“Another way to read the American experiment is to say that it’s really the first society in the world that said to forget tribe, forget exclusivity, that kind of thing,” Lamm added. “This is going to be a nation built on values, built on story. And most importantly, if you really go back to the Pilgrims landing on Plymouth Rock, you go back to the Mayflower Compact, it’s also rooted in faith.”
After referencing President George Washington’s Farewell Address, which described religion and morality as “indispensable supports” to political prosperity, Lamm excoriated the present-day American elite who have “really bought into this idea of we’re all better off alone, pursuing whatever fancy catches us at the moment, pursuing our whims.”
“As a consequence, all of the organizations that represent and train elite culture — whether it’s elite universities, whether it’s mainstream media publications — are very dismissive of traditional communities, traditional values, and the communities of faith that support them,” Lamm said.
“The elite movement has just been a massive failure,” Lamm continued. “And if you just look at American deaths of despair rising, if you look at suicide on the rise, if you look at some of the drug-related crises that we have from opioids, so much of this is just related to a general malaise of the American public that has lost its traditional source of inspiration.”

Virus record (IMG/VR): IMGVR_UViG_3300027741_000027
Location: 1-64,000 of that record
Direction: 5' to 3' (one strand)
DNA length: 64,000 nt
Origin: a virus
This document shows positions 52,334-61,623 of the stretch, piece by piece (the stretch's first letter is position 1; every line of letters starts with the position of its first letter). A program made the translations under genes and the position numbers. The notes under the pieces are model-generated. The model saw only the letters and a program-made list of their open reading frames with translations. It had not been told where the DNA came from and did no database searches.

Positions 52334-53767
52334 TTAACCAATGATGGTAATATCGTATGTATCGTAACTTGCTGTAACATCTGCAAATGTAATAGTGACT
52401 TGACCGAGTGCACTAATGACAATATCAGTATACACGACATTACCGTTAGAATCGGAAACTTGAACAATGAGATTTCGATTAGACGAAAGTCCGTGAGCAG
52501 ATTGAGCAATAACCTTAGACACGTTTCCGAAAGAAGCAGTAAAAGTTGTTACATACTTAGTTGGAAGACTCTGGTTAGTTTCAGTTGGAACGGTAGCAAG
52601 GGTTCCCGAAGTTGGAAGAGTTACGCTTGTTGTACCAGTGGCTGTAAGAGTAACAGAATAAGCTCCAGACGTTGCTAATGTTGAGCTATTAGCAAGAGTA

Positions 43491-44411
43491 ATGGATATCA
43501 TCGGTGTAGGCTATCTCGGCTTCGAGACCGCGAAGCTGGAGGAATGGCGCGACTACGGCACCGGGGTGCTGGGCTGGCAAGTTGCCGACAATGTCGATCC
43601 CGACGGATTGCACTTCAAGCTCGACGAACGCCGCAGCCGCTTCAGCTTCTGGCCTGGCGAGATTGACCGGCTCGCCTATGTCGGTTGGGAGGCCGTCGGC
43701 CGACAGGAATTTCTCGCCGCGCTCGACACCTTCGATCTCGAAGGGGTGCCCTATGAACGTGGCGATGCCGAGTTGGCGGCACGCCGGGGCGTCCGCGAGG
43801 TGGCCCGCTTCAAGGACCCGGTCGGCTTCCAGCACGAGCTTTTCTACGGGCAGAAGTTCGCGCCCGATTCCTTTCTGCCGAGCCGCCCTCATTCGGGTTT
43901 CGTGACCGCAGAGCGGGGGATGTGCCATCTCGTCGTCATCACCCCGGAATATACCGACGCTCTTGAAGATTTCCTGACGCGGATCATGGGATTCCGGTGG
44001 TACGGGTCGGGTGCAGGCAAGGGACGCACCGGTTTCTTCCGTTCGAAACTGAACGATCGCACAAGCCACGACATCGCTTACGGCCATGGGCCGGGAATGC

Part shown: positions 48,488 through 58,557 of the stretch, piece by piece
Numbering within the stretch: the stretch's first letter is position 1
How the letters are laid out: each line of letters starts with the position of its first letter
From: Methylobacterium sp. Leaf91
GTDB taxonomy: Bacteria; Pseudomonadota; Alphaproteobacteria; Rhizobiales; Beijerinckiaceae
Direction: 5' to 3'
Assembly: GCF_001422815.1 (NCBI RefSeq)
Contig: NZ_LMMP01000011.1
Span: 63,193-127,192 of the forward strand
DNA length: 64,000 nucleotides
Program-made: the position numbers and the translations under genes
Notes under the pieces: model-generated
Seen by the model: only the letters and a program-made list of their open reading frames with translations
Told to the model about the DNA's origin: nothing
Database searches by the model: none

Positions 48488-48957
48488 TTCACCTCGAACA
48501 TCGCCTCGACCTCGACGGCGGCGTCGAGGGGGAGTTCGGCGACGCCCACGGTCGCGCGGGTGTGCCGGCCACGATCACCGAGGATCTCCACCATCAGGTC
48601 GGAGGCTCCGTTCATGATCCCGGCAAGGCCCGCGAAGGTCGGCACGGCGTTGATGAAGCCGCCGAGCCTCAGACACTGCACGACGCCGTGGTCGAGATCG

“I think there’s natural longing in the American soul for a sense of belonging and story and shared vocabulary,” Lamm said. “And that’s what we’re trying to bring to the American people. What we’re trying to say is, religion’s not the boogie man. Faith traditions are not the problem. They [are] the solution. They’re the solution to everything that we have been and can be once again as America. The goal is not just to make America great again, it’s to make America good again. And I think that’s really important, as well.”
Lamm said he hopes that The Joshua Project can serve to dispel some of the cultural malaise and return America to its traditionally religious roots. “We want to bring that back by saying, ‘America doesn’t protect religion, religion protects America,'” he said. “And whether you’re a person of faith or not almost makes very little difference, because what we have here in the classical moral founding texts of the American experiment is a source of incredible wisdom.”
“And not just wisdom,” Lamm added, “but also a source of the shared vocabulary that we can use to talk to each other, rather than past each other, at this fraught moment in the American history.”
“I see this as a totally unique moment in the history of American faith groups,” said Lamm, explaining how people of different faith groups have historically “conceived of themselves as enclaves under attack and only under attack, which they are to a great extent.”
“But now these groups are starting to see that actually broader coalitions are possible,” Lamm continued. “And these groups can actually band together without having to do that weird, same-old interfaith thing, where they all pretend that they’re the same. Instead, they can bring their uniqueness, their own extraordinary and unique beliefs into the public square and band with each other to fight for values, to fight for community, to fight for family and all of those things. I think it’s an incredible opportunity, and we’re trying to harness that energy now.”